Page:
MrPeaches’ “Wonka Vs. Applejack”


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Today’s story goes down better than a Scrumpdiddlyumptious Bar.

Wonka Vs. Applejack
[Adventure] [Comedy] [Crossover] • 14,202 words

Zap Apple season’s in full swing on Sweet Apple Acres when a most peculiar visitor arrives — Willy Wonka, world-famous candymaker! Thinking that the apple will be the perfect ingredient for a new line of candy, Wonka tries to convince a hesitant Applejack to part with some! But with Wonka things are never quite straightforward; when interdimensional magical mechanics and a legendary tree enter into the picture, our heroes might have been safer battling Hornswogglers, Snozzwangers and rotten Vermicious Knids!

FROM THE CURATORS: There’s no getting around it: this story came completely out of left field (or perhaps fell from the sky in a Great Glass Elevator). “I was extraordinarily skeptical of this story when it was recommended to me,” RBDash47 said in his nomination, “and delighted to find I had a great time with it.” “Wow,” Horizon said. “At the beginning of this story I was wondering if I’d make it through to the end. By the end of Chapter 5 I had favorited it.” FanOfMostEverything couldn’t resist either: “It took a while for me to warm up to this fic, but once I had, it was melt-in-your-mouth good.”

Everyone agreed that the author presented their audience with a pitch-perfect Willy Wonka. Present Perfect was “absolutely in love with this piece the moment Wonka showed up. It’s truly a triumph of character voicing.” RBDash47 was just as impressed at how “the author succeeded in capturing some essence of Wonka, some spirit of the mad chocolatier, and did a passable job of blending both the movie’s and the books’ interpretations of the character and the Elevator.”

Even better, this larger-than-life candymaker turned out to be a perfect fit for the magical land of Equestria. Horizon felt the author truly nailed the crossover: “It’s got such a gorgeous understanding of the themes and tones of both of its sources. (It’s an E-rated adventure! How often do you see those?) And the way it meshes pony canon, Dahl canon, and original whimsy is stellar.” FanOfMostEverything enjoyed how “the pastel deathworld of Equestria and Wonka’s OSHA-violating whimsy combined in a magnificent blend of wonder, mortal peril, and candy (which, since it’s Wonka, is itself a blend of those first two).” RBDash47 isn’t usually a fan of HiE, but thought “this might be the first ‘human in Equestria’ fic I’ve ever read where not only is the human’s presence not jarring, it feels right.” Present Perfect agreed that “it felt like Willy Wonka was honestly meant to be here and have this adventure.”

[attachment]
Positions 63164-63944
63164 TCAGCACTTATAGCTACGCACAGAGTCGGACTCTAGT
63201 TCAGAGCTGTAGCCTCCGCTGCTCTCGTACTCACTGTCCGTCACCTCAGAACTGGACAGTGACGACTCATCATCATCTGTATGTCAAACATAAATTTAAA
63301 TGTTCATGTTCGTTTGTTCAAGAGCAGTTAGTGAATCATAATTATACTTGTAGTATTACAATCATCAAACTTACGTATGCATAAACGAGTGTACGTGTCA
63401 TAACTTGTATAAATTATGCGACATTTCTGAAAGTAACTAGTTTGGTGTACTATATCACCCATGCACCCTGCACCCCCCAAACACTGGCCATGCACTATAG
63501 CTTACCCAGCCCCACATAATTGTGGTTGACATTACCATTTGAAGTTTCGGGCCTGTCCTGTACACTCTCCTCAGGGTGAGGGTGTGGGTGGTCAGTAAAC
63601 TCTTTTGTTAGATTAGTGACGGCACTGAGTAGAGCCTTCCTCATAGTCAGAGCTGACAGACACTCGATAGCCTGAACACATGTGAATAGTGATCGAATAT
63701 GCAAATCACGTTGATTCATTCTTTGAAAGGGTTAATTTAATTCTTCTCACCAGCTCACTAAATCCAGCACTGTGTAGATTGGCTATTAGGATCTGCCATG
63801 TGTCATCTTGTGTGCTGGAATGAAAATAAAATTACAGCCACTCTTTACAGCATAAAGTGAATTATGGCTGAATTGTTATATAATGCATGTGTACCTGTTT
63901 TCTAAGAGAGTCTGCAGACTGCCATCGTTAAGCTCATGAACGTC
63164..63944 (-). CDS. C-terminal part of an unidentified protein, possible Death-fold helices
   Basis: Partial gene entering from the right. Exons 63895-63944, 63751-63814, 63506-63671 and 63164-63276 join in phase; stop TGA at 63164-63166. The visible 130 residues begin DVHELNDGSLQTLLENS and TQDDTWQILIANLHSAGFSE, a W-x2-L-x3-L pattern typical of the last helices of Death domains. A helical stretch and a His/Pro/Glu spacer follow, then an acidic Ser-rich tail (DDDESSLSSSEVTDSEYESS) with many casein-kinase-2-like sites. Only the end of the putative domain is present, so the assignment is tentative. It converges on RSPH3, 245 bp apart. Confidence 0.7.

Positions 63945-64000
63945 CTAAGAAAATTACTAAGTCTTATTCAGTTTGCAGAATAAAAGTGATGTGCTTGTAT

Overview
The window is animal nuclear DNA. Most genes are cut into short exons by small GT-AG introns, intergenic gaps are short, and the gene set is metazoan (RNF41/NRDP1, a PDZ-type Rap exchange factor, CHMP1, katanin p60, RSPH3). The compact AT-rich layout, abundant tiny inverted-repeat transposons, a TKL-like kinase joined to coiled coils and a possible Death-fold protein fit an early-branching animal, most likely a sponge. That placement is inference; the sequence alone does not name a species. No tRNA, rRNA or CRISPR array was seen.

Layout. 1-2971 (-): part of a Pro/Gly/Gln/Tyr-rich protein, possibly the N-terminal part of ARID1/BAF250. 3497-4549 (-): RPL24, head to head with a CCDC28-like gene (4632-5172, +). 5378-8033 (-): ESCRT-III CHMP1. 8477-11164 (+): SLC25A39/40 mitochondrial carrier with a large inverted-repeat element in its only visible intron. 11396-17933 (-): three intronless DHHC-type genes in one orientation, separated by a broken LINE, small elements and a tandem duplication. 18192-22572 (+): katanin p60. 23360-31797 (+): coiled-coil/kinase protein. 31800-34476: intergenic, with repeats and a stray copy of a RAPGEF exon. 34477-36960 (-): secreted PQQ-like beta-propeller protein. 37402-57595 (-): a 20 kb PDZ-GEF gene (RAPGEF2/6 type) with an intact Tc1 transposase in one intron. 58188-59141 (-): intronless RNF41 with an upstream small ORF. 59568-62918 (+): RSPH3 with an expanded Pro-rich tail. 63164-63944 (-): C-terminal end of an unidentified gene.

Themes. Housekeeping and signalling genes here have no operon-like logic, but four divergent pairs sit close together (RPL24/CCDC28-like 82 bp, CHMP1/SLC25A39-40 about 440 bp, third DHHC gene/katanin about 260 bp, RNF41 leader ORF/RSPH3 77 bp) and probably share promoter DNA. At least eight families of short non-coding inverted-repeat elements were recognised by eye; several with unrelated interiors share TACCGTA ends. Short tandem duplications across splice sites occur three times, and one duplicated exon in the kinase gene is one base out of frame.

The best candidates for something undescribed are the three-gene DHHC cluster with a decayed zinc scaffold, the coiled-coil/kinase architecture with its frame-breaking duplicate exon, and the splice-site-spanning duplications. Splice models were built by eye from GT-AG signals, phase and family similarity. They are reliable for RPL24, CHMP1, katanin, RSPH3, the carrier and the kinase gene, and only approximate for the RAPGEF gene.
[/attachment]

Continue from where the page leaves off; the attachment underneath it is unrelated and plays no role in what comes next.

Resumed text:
In the end, AugieDog summarized the curators’ feelings as effortlessly as the author captured their imaginations: “Unlike your average chocolate Easter bunny, this is solid fun from top to bottom.”

Read on for our author interview, in which MrPeaches discusses big brothers, everyday adventures, and riding bulls. Continue reading


RandomNPC’s “Winning, and the pitfalls therein.”


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Give today’s story a chance to conquer your heart.

Winning, and the pitfalls therein.
[Comedy] [Random] [Alternate Universe] • 42,517 words

What if the villains were allowed to win without a fight? Would all of their plans bear them the fruits they so desired?

Probably not, especially when their royal adviser is Twilight Sparkle.

A collection of (continuous) one-shots in which our heroes don’t have any epic fights with villains, and simply allow the power of logic to crush all of the hopes and wishes of the would-be rulers of Equestria.

FROM THE CURATORS: “It’s a question every would-be tyrant has to face eventually,” FanOfMostEverything quipped in our discussion.  “You’ve conquered the kingdom/world/galaxy/universe. Congratulations. Now what?”

As this week’s feature shows, that’s a question with a surprising amount of depth — a depth matched by the story itself.  “It’s hard to categorize this genre-wise, except that it’s relentlessly clever and methodical about finding ways to end-run around the show’s plot holes,” Horizon said in his nomination, and our debate was marked by repeated comments about that cleverness.  “The writing itself is somewhat flat, but the world presented therein is anything but,” RBDash47 said, while FanOfMostEverything half-disagreed: “I honestly didn’t notice the flat writing; the brilliant ideas shine through it.”

Those ideas sparked comparisons of the best kind.  “This feels an awful lot like the gleeful deconstruction of Eliezer Yudkowsky’s Harry Potter and the Methods of Rationality, mashed up with the themes of redemption and friendship which make MLP stories feel ‘pony’, and I’m in love with the result,” Horizon said.  RBDash47 was equally a fan — but for very different reasons.  “I just finished a re-watch of The West Wing,” he said, “and I’m reminded of that series here, in that it’s both optimistic and features competent characters coming up with clever solutions to seemingly-intractable problems that make everyone happy. I very much enjoyed following along with Twilight as she mercilessly attacked her antagonists with nothing but pure reason, and gradually found herself as the power behind the throne in the balance.”

But what sealed the deal for us was strong character work.  “Where it really shines is how Twilight isn’t always right,” FanOfMostEverything said.  “Logical and internally consistent, yes, but not always right. The avenues she goes down add to both the humor and the depth of the story at every turn, and the increasingly absurd team of advisors she builds as time goes on only adds to that.”  AugieDog praised that as well: “When Twilight almost immediately jumps to the wrong conclusion at the beginning of the Chrysalis section, it did a lot to make this version of the character work.”  (“The entire Chrysalis arc is just gorgeous on toast,” Horizon added.)  Ultimately, we found that made this story stand out amid a sea of others tinkering with the show’s results: “‘Fixfic’ can be a dirty word,” RBDash47 said, “but I have to admire this one.”